- Mechaber. In practice, the poskim are machmir and forbid בישול אחר בישול for a davar lach that has cooled. The Mechaber holds that if the davar lach has cooled to less than yad soledes bo, there is always an issur of bishul, even if it is still warm (שו”ע או”ח שי”ח ס”ד).
- Rama. The Rama takes a position in the middle. He holds there is only an issur of bishul if the davar lach has completely cooled. Some say this issur is d’oraisa (מג”א סי’ רנ”ג סקל”ז), but most poskim hold that heating it is only assur d’rabanan even if it cooled completely (חזו”א או”ח סי’ ל”ז סקי”ג, שו”ת אג”מ ח”ד סי’ ע”ד בישול אות ב’ וה’, שו”ת מנחת שלמה ח”ב סי’ ל”ד אות כ”ג).
- However, if the davar lach did not cool completely, there is no issur of bishul even if its temperature is below yad soledes bo (רמ”א שם סט”ו). “Not completely cooled” means that one can still eat/drink it in the capacity of a hot food/drink (שו”ע הרב ס”ט, אגלי טל האופה ס”ח, הגרשז”א, שש”כ ח”ג פ”א הע’ ט’).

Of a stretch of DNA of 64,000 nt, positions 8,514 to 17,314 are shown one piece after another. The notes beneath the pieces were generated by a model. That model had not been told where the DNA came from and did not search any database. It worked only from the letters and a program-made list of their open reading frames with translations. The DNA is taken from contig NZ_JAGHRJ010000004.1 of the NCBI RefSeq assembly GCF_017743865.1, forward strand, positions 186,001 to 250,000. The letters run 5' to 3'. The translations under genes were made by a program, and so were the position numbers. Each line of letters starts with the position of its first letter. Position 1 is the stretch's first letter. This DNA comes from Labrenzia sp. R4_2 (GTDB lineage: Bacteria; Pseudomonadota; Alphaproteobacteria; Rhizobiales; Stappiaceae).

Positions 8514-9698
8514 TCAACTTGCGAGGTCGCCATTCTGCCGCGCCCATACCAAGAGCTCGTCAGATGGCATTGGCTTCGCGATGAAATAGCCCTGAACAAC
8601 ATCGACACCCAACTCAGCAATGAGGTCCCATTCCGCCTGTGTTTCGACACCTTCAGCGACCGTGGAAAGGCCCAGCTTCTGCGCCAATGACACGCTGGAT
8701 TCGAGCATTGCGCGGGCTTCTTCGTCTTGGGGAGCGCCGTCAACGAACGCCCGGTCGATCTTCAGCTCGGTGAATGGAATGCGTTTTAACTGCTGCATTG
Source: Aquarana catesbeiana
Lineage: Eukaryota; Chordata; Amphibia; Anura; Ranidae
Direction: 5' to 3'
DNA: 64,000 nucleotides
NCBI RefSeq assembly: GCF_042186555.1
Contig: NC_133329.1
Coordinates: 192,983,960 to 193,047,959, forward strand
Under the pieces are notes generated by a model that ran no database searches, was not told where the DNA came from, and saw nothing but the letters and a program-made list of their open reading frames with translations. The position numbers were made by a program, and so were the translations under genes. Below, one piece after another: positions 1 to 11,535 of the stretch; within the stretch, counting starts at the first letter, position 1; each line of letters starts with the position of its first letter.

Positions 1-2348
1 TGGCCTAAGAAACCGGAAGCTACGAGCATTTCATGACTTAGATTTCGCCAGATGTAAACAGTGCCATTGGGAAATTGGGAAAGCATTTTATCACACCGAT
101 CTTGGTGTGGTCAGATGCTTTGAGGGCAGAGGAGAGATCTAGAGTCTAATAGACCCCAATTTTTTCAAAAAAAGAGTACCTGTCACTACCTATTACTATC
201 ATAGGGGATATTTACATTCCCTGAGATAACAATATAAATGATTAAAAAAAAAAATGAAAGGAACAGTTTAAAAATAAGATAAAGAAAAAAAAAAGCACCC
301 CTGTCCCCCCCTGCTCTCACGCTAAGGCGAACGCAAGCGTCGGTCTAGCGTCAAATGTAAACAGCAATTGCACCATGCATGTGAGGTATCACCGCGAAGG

Yaveish versus Lach
- The poskim discuss at length the definitions of yaveish and lach regarding בישול אחר בישול, as well as the status of a food with both yaveish and lach components. This distinction determines whether a food may be heated on Shabbos at all. If something may not be heated and one wants to eat it hot, he must make sure it is hot from the start of Shabbos and on. We will first give some rules.
Majority Yaveish with Some Lach
- If a food is mostly yaveish with some lach, e.g., a slice of meat or cholent with only a little liquid, is it considered yaveish, in which case it can be heated in a permissible manner; or is it lach, in which case there is an issur of בישול אחר בישול if it cooled (see above, 6-7)? Some say we follow the majority – if the majority is yaveish, the whole thing is considered yaveish and may be reheated (מנחת כהן שער ב’ פ”ב, דעת תורה).